US SMALL/MIDCAPS-Energy shares slump alongside oil drop
NEW YORK, June 8
NEW YORK, June 8 (Reuters) - Energy shares in the mid- and small-cap space dropped on Friday, tracking a decline in the price of crude oil as concerns resurfaced about the banking crisis in Spain.
Broader indexes were modestly higher thanks to strength in health-care shares, a group considered a defensive play, but mid-cap shares were on track for a sixth straight weekly decline.
Following its downgrade by ratings agency Fitch on Thursday, Spain is expected to request European aid for its banks at the weekend becoming the fourth and biggest country to seek help since the euro zone debt crisis began, EU and German sources said.
The news hit energy shares, which are closely tied to the pace of economic growth. Crude oil fell 2 percent and is also on track for a sixth straight weekly decline.
"This is the same theme that we've been seeing: a fear of European contagion spreading, which could thwart global demand in developed countries," said Tom Kloza, chief oil analyst for the Oil Price Information Service in Wall, New Jersey.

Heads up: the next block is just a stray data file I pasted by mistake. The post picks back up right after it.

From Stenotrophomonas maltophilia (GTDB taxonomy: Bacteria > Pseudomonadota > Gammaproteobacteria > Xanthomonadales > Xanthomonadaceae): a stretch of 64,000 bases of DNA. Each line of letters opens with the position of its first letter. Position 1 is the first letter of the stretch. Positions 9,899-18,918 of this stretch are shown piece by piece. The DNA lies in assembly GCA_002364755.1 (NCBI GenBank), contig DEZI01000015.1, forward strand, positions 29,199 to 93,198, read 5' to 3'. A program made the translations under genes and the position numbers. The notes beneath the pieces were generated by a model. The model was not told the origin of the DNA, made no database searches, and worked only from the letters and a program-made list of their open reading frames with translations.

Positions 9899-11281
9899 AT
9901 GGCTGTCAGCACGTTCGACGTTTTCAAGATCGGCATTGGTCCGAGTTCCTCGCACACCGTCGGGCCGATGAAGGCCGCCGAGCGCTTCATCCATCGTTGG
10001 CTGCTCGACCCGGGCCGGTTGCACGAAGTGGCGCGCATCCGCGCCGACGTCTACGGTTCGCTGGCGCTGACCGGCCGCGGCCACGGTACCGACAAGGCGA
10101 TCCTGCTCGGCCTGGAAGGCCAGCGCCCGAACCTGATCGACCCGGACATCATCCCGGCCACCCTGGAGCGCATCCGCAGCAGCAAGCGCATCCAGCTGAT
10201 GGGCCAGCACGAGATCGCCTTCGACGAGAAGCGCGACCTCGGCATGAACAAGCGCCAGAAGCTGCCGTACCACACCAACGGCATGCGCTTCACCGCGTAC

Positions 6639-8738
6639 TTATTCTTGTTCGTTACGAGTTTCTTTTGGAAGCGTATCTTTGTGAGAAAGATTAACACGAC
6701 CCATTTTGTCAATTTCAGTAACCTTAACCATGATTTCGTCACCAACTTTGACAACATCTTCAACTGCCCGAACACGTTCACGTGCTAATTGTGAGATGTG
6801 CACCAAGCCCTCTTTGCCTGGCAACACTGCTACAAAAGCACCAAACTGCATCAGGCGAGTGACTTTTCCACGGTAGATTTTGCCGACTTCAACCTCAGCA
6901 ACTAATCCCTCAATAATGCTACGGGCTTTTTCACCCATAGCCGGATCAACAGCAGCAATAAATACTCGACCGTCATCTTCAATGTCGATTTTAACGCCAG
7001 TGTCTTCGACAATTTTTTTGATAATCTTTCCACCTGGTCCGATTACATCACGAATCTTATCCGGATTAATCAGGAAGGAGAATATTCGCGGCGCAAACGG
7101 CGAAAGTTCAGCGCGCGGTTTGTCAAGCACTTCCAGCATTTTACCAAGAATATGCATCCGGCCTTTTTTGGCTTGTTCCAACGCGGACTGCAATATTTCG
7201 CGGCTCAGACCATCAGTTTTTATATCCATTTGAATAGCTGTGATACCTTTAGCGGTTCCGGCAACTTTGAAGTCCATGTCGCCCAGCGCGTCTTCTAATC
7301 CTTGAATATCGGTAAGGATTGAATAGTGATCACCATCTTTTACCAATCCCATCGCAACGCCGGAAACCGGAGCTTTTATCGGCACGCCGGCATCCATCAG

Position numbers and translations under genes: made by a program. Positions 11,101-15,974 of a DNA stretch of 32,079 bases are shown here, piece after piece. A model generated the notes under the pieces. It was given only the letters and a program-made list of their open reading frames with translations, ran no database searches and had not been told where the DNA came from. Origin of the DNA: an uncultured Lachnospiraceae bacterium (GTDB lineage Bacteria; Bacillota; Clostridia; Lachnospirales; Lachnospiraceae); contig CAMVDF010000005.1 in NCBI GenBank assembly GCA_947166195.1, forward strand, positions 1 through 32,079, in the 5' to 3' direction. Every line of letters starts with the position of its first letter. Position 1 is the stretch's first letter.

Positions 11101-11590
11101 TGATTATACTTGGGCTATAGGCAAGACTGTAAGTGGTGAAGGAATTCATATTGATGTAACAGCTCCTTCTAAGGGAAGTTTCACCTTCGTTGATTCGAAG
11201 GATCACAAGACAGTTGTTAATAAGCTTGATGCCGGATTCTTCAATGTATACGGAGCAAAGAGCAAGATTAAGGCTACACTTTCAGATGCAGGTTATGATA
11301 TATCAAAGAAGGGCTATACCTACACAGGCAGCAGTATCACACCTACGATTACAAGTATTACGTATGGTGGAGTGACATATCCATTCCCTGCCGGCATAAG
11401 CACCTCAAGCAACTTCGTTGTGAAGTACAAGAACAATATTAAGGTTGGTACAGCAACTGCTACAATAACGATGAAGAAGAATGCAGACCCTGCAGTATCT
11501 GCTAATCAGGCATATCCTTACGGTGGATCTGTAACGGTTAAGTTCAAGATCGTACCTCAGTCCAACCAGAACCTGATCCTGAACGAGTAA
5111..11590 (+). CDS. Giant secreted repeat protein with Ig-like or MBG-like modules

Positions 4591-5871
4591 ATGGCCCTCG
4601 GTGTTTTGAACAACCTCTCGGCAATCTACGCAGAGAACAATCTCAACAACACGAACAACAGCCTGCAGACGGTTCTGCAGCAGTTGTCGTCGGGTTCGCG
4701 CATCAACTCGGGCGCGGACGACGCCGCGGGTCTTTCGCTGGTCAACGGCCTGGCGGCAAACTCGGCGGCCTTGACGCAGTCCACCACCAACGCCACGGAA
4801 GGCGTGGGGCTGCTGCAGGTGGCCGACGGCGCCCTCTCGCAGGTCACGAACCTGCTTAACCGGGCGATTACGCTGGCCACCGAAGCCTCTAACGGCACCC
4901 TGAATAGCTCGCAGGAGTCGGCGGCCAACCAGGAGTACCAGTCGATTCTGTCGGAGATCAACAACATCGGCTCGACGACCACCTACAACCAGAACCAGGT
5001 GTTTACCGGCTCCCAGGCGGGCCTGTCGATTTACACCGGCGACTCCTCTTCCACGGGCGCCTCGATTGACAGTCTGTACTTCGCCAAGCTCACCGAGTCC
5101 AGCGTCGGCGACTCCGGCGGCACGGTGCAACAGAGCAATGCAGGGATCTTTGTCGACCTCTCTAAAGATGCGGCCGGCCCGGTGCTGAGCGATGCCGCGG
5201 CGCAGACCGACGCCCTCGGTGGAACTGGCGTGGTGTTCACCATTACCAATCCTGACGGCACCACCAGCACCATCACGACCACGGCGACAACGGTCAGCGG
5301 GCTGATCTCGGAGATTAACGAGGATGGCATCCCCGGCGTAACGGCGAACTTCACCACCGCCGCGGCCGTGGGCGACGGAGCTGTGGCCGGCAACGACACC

Mid-cap energy shares fell 1.6 percent while the small-cap group lost 1.5 percent. Among the most active names, Quicksilver Resources lost 7 percent to $3.56 while Forest Oil sank 4.6 percent to $7.84 and SM Energy Co fell 4 percent to $48.97.
The S&P MidCap 400 index gained 0.3 percent while the S&P SmallCap 600 index climbed 0.5 percent. The benchmark S&P 500 rose 0.2 percent.
Strength came from health-care shares, which were the percentage leaders on both the mid-cap and small-cap spaces. Mid-cap shares gained 0.6 percent while small-caps were up 1.3 percent.
Molina Healthcare Inc and Centene Corp both soared after winning contracts to continue as Medicaid plan providers in the state of Ohio. Molina gained 27 percent to $22.55 and Centene was up 9.9 percent to $36.08.
In company news, Universal Health Realty Income Trust rose 1.8 percent to $39.76 a day after lifting its dividend.
DAVOS, Switzerland - Central banks have done their best to rescue the world economy by printing money and politicians must now act fast to enact structural reforms and pro-investment policies to boost growth, central bankers said on Saturday.